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The Jordan Spieth rollercoaster is one safe landing away from a slump-busting victory at Pebble Beach

Steph Chambers

PEBBLE BEACH — Pebble Beach will take your breath away, but the first hole will not. It’s a long iron off the tee, and you aim it just left of a bunker that you can’t reach anyway. Nothing fancy, just make a decent swing and give yourself a wedge in. Jordan Spieth badly pulled his tee ball into the left rough, waited anxiously as his playing partners found the fairway, then made a bee-line for the clubhouse—somewhere between a jog and run, but definitely not a walk.

We cannot say for sure whether Spieth had to use the restroom, but that’s the hypothesis. He emerged some 45 seconds later and managed to save par. He then made an absolute mess of 2, the easiest hole at Pebble Beach, and he managed to do so even after a perfect drive. From there, a toe-chunked 5-iron 46 yards short of the par-5 second green, a bump-and-run chip that didn’t run, a heavy-handed putt from just off the green and a misread par effort.

Spieth had some choice words for himself as he walked across the road to the third tee, his caddie Michael Greller content to play sounding board. No word as to whether Joe Montana, who waited patiently in his car for the entire scene to play out, had any clue what was going on.

It was quite the eventful two holes. The rest of the round? Three birdies, three bogeys (including another on a par 5), and his second hole-out eagle of the week. All that for a one-under 71.

This, of course, is the Jordan Spieth experience. No other player takes you on a rollercoaster quite like he does. But we like rollercoasters. They’re fun, and they’re different, and the world is a better place with them around.

The Spieth-coaster will start in the lead for the second straight Sunday, as that 71—and an OB tee ball from fellow '93er Daniel Berger on the 18th—was good for a two-shot lead heading into the final round of the AT&T Pebble Beach Pro-Am. Spieth will, for the second straight week, have a great chance to finally punctuate one of the more curious slumps in golf history.

You know this by now, but Spieth has not won since the 2017 Open Championship. He was 23 then, and that victory was his third major, and he was this sport’s present and future, and he hasn’t won since. Go figure. He hasn’t been particularly close, either—before last week in Phoenix, he hadn’t carried a 54-hole lead since the 2018 Open Championship.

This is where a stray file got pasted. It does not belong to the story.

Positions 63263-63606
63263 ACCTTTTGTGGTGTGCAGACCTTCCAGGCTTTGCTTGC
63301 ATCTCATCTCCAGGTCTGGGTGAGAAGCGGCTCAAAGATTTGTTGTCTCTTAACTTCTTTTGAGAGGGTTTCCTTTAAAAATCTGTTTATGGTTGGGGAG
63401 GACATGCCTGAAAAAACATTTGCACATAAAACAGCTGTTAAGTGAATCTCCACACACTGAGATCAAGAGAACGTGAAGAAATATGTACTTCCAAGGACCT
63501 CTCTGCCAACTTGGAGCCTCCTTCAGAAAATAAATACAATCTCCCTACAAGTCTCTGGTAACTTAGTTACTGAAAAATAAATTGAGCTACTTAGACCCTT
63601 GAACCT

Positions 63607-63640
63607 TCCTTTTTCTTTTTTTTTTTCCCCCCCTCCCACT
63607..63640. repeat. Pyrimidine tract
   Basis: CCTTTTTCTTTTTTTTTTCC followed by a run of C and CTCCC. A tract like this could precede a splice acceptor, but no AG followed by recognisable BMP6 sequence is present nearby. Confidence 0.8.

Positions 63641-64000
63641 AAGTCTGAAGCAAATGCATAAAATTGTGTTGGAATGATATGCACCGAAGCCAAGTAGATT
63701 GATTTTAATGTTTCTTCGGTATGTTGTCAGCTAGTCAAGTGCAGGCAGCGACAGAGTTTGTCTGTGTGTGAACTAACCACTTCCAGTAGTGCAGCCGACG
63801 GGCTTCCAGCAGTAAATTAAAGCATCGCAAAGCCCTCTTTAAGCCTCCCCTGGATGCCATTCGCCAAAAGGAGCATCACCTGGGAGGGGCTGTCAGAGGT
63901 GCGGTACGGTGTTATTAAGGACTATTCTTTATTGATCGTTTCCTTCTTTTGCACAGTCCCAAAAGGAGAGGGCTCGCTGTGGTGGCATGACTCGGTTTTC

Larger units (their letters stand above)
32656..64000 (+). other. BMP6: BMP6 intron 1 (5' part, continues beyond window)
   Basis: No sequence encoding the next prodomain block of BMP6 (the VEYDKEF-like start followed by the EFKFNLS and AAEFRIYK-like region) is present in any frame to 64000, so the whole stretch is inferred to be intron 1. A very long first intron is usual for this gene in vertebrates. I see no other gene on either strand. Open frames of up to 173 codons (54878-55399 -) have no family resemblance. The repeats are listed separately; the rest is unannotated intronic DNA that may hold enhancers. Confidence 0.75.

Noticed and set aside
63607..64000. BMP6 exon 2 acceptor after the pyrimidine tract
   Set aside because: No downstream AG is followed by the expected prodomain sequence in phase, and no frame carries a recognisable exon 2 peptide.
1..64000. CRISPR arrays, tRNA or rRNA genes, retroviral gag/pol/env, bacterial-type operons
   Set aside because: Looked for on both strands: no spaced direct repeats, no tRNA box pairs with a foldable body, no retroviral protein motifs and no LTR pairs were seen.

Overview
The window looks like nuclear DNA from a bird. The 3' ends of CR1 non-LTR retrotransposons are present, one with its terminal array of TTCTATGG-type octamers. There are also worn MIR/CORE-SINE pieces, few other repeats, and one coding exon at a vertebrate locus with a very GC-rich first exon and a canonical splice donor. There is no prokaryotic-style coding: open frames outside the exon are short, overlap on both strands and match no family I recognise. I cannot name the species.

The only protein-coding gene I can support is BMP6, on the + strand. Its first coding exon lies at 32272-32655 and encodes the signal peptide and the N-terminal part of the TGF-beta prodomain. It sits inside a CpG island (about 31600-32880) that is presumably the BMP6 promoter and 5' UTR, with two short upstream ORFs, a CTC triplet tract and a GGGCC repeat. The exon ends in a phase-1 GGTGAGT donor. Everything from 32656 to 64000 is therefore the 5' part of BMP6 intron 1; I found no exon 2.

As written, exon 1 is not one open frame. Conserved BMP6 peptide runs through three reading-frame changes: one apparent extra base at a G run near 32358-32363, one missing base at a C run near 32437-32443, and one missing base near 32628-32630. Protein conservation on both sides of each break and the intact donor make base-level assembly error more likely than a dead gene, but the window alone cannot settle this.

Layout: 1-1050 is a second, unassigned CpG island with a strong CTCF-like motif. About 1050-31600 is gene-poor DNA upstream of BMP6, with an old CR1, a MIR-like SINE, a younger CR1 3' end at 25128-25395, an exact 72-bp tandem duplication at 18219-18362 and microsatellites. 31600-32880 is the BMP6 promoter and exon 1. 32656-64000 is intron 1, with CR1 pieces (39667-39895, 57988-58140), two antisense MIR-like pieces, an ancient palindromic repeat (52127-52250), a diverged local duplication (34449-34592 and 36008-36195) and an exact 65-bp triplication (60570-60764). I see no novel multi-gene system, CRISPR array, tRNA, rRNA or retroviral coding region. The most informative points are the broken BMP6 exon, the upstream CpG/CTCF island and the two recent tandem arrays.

He didn’t have his best stuff last Sunday, eventually serving as a B-character in the comeback of another struggling star, Brooks Koepka. Spieth felt the nerves that day, and it showed—he didn’t make a birdie until the 13th hole. That was actually an improvement from his last round as the 54-hole leader, at the ’18 Open, when he didn’t make a single birdie all day.

With five guys entering Sunday two shots back and four more three behind, he will need to get the birdie count started earlier if he’s to do the damn thing. An eagle or two wouldn’t hurt, either. He’s made one in each of the two round he’s played at Pebble this week, and neither came on a par 5.

On Thursday, he canned a wedge from 113 on 10. Saturday’s hole-out on 16 was a bit more Spiethian—a sweeping-draw 8-iron that rode the wind, landed eight feet right of the flag then trickled into the side door. From two back to co-leader.

“In the air I thought it was going to be really good, it was one of the only shots today that I kind of said ‘Oh, be good.’ And as it landed, it was just exactly where I was trying to hit it. Certainly a bonus for it to drop.”

Berger summarized it perfectly: "That's what makes him special right there. He's a great player and I think there are many more wins in his career going forward."

Two more pars from there (boring!) plus that foul ball from Berger ensured a second straight Saturday night sleeping on the lead. Spieth felt the nerves last week in Phoenix, and he’ll feel the nerves again on Sunday. But that’s okay, because nerves mean you’re in it. There are no nerves when you’re tied for 38th.

“It’s not going to be the most comfortable feeling to start out, but it never is—I can’t speak to one time that I stood on the first tee on a Sunday with the lead and felt super, super comfortable. You know, you got to kind of get into the round and play into those kind of nerves and that adrenaline.”

His nerves may dissipate as the day wears on, but his fans’ likely will not, especially if their man is still leading as he makes the turn home. Spieth is no Patrick Cantlay. He is not a fairway-green machine, he constantly talks to himself, and he never stops moving. Some of his rounds would make the Buddha sweat bullets. Add in Pebble Beach, where eight holes hug the Pacific, and sprinkle in a forecast calling for 20-plus mph winds—the possibilities are endless.

One of those possibilities, of course, is a narrative-shifting, chapter-closing victory. He’s managed to keep the rollercoaster on its tracks for three days. Time to strap up for Sunday.